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Verendus Theatrical
Holden Street Theatres
Until 23 Jan 2021

Review by John Wells

David Hare’s wonderful, complex drama of love and re-crimination is brought to life with vigour and intensity.

Tom, a brash and successful restaurateur (Brant Eustice), bursts into a cold North London flat as his former mistress Kyra (Alicia Zorkovic) is preparing dinner. Tom, prowling around the apartment with predatory disdain, confronts her: Why did she leave? Why did she run from their life of wealth and passion? Kyra, a self-contained and committed teacher to troubled children, begins to explain how they split apart, and how her life has the fulfilment it never had when she was with him. As the night progresses, they are far apart and close together, constantly sailing away from each other, then tacking back.

Hare’s script begins with binaries: Tom is rich and pampered, an East London pauper made good; Kyra, a refugee from a privileged family, can barely make ends meet. She has crossed London on a bus to get home, he has a limousine and a chauffeur waiting outside. He has the political bombast of the self-righteous right; she is a strong but brittle social progressive. But Hare’s characterisations move from the broad to the forensically detailed: with deft particularity, Hare creates two compelling, shifting, grating characters, who dance around each other with great dramatic effect. Their barbed jousting is brutal and unsparing, but there are wonderful moments of humour and genuine feeling.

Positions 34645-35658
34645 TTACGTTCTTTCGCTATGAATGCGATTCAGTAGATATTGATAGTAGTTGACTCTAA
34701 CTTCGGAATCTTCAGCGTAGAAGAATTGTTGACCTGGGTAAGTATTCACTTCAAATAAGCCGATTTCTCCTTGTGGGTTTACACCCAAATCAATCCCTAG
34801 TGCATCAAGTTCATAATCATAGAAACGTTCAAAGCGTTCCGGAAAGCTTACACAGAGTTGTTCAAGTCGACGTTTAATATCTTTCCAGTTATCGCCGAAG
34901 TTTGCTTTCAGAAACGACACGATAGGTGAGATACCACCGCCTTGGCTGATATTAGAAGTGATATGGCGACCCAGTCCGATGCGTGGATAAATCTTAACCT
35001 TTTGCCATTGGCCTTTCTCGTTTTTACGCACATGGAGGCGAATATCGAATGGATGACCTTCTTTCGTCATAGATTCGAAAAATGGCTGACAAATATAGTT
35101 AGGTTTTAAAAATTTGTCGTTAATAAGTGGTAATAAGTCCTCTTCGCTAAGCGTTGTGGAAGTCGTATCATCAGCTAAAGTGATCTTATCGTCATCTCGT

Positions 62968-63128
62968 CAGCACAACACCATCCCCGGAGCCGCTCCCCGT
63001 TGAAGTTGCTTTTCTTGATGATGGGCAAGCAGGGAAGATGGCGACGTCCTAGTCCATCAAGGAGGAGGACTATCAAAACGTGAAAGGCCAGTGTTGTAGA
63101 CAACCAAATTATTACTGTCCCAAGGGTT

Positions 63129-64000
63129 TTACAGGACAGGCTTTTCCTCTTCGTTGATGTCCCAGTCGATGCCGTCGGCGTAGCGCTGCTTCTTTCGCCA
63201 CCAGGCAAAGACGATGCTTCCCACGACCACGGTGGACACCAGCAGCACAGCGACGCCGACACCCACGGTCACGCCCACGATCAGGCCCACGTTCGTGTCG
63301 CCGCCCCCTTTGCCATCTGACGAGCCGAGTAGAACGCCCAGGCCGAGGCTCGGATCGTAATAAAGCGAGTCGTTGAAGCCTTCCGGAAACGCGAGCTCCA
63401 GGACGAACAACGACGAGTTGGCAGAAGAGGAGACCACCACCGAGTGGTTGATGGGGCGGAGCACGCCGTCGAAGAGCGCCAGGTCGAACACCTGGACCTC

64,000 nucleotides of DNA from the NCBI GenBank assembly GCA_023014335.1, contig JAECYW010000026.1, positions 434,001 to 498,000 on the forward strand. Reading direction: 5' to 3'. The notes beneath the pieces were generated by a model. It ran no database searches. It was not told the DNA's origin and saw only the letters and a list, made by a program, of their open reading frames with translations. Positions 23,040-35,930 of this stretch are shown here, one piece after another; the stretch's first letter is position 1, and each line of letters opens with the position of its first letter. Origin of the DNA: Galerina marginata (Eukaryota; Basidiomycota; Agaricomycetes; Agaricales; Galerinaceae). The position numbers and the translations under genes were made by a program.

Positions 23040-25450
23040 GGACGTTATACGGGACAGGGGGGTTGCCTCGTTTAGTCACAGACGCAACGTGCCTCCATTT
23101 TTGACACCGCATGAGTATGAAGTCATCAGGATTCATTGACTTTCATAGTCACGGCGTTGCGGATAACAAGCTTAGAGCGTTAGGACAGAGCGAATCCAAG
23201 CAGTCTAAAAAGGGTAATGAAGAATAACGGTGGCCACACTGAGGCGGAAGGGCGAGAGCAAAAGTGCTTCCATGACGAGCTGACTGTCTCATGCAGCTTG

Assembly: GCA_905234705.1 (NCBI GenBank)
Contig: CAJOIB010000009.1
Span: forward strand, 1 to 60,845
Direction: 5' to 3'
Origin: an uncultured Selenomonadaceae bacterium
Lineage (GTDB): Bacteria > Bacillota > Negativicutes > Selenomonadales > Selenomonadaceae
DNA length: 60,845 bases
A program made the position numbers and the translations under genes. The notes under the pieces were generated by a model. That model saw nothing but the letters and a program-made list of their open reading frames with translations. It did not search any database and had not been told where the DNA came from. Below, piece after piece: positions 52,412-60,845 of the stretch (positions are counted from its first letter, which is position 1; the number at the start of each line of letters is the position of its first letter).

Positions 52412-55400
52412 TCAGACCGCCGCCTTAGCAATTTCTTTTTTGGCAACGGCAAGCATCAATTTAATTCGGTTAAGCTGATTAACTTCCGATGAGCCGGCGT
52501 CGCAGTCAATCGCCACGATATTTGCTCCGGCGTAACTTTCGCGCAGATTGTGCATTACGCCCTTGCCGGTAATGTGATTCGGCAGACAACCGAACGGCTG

This wordy, high-wire act of emotional commitment requires actors of the highest standard. Director Tim Williams’ first success is casting Zorkovic and Eustice; Williams also succeeds with an unhurried pace and great emotional clarity.

Both actors embrace the conflicts and complexities of their characters. Zorkovic is clear-eyed, passionate and measured, with a steely, desperately sad resolve. At times she is so still, wounded and beautiful; at other times, an annoying martyr. Eustice is both harsh and pathetic, restless, charming and petulantly pitiful. Where Zorkovic is physically self-contained, Eustice is demonstrative: pacing, expounding, booming. Their performances are skillfully entwined: this is high quality acting.

*Brant Eustice has appeared in two plays directed by John Wells in 2006 and 2009.